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Index 205 comparative efficacy, 12 reaction products, 30 Illinois mortality case-control study, 52-53 Iodine comparative efficacy, 12 in drinking water disinfection, 13 efficacy in demand-free system, 11 Ionizing radiation in drinking water disinfection, 13 Iowa correlational study, 52 L "Life-cycle" studies of disinfectants, 191 Louisiana mortality case-control study, 53 54 M Marginal chlorination, 82 Massachusetts correlational study, 51-52 mortality case-control study, 55 Maximum contaminant level (MCL), 13 Maximum tolerated dose (MTD), 128 Metabolism of chlorate, 100- 101 of chlorine dioxide, 84 of chlorite, 100- 101 of chloropicrin, 164 of haloacetonitriles, 157-158 of haloacids, 134- 136 of haloaldehydes, 144-146 of monochloramine, 91-93 of trihalomethanes, 112- 114 Methemoglobin, 102 Monochloramine, 2, 60-62, 90-99 acute effects in humans, 93-94 acute effects in other species, 95 bactericidal action, 16, 20 carcinogenicity, 97 chronic effects in other species, 96 comparative efficacy, 12 conclusions and recommendations, 98- 99 health effects in humans, 93-95 health effects in other species, 95-98 metabolism, 91-93 mutagenicity, 96-97 NOEL, 99 references, 175-178 SNARL, 99 subchronic effects in humans, 94-95 subchronic effects in other species, 95- 96 teratogenicity, 97-98 See also Chloramines Monochlorophenols, see Chlorophenols Mortality case-control studies, 52-55 Mutagenicity, 45-46 of chlorate, 108 of chlorine dioxide, 88 of chlorite, 108 of chlorophenols, 172 of Chloropicrin 167- 168 of haloacetonitriles, 160- 161 of haloacids, 141 of haloaldehydes, 150 of haloketones, 155- 156 of monochloramine, 96-97 of trihalomethanes, 122 N National Bladder Cancer Study, 57-58, 196-197 Neonates, 59-60 Neurotoxic effects of haloacids, 141-142 New York mortality case-control study, 54-55 Nitrite, 43 Nitrochloroform, see Chloropicrin Nitrochloromethane, see Chloropicrin Nitrogen compounds, organic, 42-44, 62- 66 No-observed-effect level (NOEL), 81 of chlorate, 110 of chlorine dioxide, 90 of chlorite, 110 of chlorophenols, 173 of haloacetonitriles, 161 of haloacids, 143 of monochloramine, 99 North Carolina case-control study using personal interview, 55-56

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206 Index Norwalk virus, 14, 15 chlorine and, 23-24 o Oxidation processes, 67-68 2-Oxothiazolidine-4-carboxylic acid (OTZ), 112 Ozonation, 66 Ozone, 9, 66 comparative efficacy, 12 in drinking water disinfection, 13 efficacy in demand-free system, 10 microorganism inactivation, 21 use pattern, 66-67 Ozone decomposition, 68 p pH conditions, high, in drinking water disinfection, 13 Phenobarbital, 126 Potassium permanganate in drinking water disinfection, 13 Preozonation, 49 Propenals, 152 Pyruvate dehydrogenase (PDH), 134-136 Q Quantification, risk, 80 R Red-blood-cell (RBC) counts, 105, 121 Redox process, 67 Reproductive toxicity of chlorate, 109- 110 of chlorine dioxide, 88 of chlorite, 109- 110 of chlorophenols, 170, 172 of haloacetonitriles, 160 of haloacids, 142 Resorcinol, 29 aqueous chlorination of, 34 reaction products from, 31-33 Ribonucleic acid (RNA), 20 Risk quantification, 80 S Salmonella assay, Ames, 47-49 Second International Symposium on Health Effects of Drinking Water Disinfectants and Disinfection By Products, vii-viii Serum glutamic oxaloacetic transaminase (SCOT), 116, 119 Serum glutamic pyruvate transaminase (SGPT), 116, 119 Short-term exposure limit (STEL), 162 Silver in drinking water disinfection, 13 Sister chromatic exchange (SCE) activity, 48 SNARL, see Suggested no-adverse-effect level Sodium chlorate, see Chlorate Sodium chlorite, see Chlorite Subchronic effects in humans, of monochloramine, 94-95 in other species of chlorate, 104- 107 of chlorine dioxide, 87-88 of chlorite, 104- 107 of chlorophenols, 170 of chloropicrin, 166 of haloacetonitriles, 159- 160 of haloacids, 139- 141 of haloaldehydes, 147- 150 of monochloramine, 95-96 of trihalomethanes, 118- 120 Suggested no-adverse-effect level (SNARL), 81 of chlorate, 110- 111 of chlorine dioxide, 90 of chlorite, 110- 111 of chlorophenols, 173 estimated, 193 of haloacetaonitriles, 161- 162 of haloacids, 143 of monochloramine, 99 Superoxide ion, 68 T Teratogenicity of chlorine dioxide, 88-89 of haloaldehydes, 151 - 152 of monochloramine, 97-98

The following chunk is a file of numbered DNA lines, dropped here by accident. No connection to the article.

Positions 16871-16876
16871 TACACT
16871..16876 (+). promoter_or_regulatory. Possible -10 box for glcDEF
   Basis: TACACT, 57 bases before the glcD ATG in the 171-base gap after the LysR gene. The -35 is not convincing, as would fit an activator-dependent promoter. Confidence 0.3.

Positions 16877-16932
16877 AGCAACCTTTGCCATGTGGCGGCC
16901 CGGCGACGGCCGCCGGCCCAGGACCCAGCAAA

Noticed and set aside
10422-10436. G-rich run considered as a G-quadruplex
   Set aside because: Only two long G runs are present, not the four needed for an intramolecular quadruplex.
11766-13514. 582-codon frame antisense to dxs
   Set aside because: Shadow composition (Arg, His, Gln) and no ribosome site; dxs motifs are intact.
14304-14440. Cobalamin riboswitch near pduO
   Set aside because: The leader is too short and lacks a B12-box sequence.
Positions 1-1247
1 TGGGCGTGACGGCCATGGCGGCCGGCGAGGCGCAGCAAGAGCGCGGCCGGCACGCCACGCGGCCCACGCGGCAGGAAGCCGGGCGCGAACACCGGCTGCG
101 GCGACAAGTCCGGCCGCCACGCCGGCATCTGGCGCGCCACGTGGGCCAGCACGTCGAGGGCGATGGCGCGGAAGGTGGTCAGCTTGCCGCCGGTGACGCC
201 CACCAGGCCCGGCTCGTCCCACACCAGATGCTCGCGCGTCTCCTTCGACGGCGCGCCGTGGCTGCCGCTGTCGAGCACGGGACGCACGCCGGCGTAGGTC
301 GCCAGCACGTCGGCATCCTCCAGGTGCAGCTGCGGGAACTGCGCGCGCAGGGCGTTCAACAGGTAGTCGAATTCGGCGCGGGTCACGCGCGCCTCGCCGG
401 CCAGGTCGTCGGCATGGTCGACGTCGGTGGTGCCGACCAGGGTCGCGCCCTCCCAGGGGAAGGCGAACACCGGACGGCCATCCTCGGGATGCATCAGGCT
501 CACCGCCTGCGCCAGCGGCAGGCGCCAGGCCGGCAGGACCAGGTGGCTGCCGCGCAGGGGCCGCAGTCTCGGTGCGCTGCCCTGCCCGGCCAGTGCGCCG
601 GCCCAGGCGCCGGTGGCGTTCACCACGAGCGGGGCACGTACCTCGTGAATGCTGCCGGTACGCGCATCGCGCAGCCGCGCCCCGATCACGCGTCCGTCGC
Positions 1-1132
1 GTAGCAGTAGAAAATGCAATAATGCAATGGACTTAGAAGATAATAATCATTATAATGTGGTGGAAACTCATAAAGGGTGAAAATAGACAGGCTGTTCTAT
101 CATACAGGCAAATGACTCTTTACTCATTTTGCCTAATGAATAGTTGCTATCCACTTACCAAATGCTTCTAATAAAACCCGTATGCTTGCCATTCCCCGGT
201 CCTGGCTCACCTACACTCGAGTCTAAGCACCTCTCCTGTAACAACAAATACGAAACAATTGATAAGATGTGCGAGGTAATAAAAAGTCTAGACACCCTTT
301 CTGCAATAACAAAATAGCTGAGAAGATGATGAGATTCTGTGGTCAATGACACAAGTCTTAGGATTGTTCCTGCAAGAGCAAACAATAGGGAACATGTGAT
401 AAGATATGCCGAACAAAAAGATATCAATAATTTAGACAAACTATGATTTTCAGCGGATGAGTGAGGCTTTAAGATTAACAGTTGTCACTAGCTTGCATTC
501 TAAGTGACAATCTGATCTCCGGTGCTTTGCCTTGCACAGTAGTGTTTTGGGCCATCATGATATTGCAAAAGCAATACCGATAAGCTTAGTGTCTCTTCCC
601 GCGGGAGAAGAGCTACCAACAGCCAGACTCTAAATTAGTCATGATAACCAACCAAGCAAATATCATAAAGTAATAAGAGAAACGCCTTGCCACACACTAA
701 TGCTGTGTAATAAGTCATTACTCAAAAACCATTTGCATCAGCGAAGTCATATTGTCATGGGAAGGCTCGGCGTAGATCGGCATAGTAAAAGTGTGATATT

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Index 207 1,1,3,3-Tetrachloroacetone, see Haloketones Threshold limit value (TLV), 82 Trichloroacetyl type chloroform precursors, 38 Trichloroacetaldehyde, 144 See also Haloaldehydes Trichloroacetic acid (TCA), 34-35, 37, 39, 40, 133, 145-146 See also Haloacids 1, 1,1-Trichloroacetone, see Haloketones Trichloroacetonitrile, see Haloacetonitriles Trichloroethanol (TCEA), 145-146 Trichloroethylene (ICE), 145 Trichloromethane (chloroform), 111 See also Trihalomethanes Trichloromethyl cyanide, see Haloacetonitriles Trichloromethylnitrile, see Haloacetonitriles Trichloronitromethane, see Chloropicrin Trichlorophenols, see Chlorophenols Trihalomethanes (THMs), 1-2, 111-133 acute effects, 117-118 carcinogenicity, 122- 129 chronic effects, 120- 122 conclusions and recommendations, 129- 133 health effects in humans, 114- 117 health effects in other species, 117-129 metabolism, 112- 114 mutagenicity, 122 references, 179- 182 subchronic effects, 118- 120 Tritox, see Haloacetonitriles Typhoid fever, 4 U Ultraviolet (UV) radiation, 20 in drinking water disinfection, 13 V Vapor hazard index, 165 Viruses, 22-24 Vitamin E, 113 W Water collection, 5-6 epidemiological studies, 50-60 See also Epidemiological studies of contaminants mutagenicity of, 45-46 See also Mutagenicity toxicity, 46-50 treatment practices, 6 Water distribution system, 6 Water treatment practices, 6 Waterborne diseases, 4-5 conclusions and recommendations, 190- 191 outbreaks, 14-15 Waterborne pathogens, 14-24 White-blood-cell (WBC) counts, 121 Wisconsin case-control study using personal interview, 56-57 mortality case-control study, 53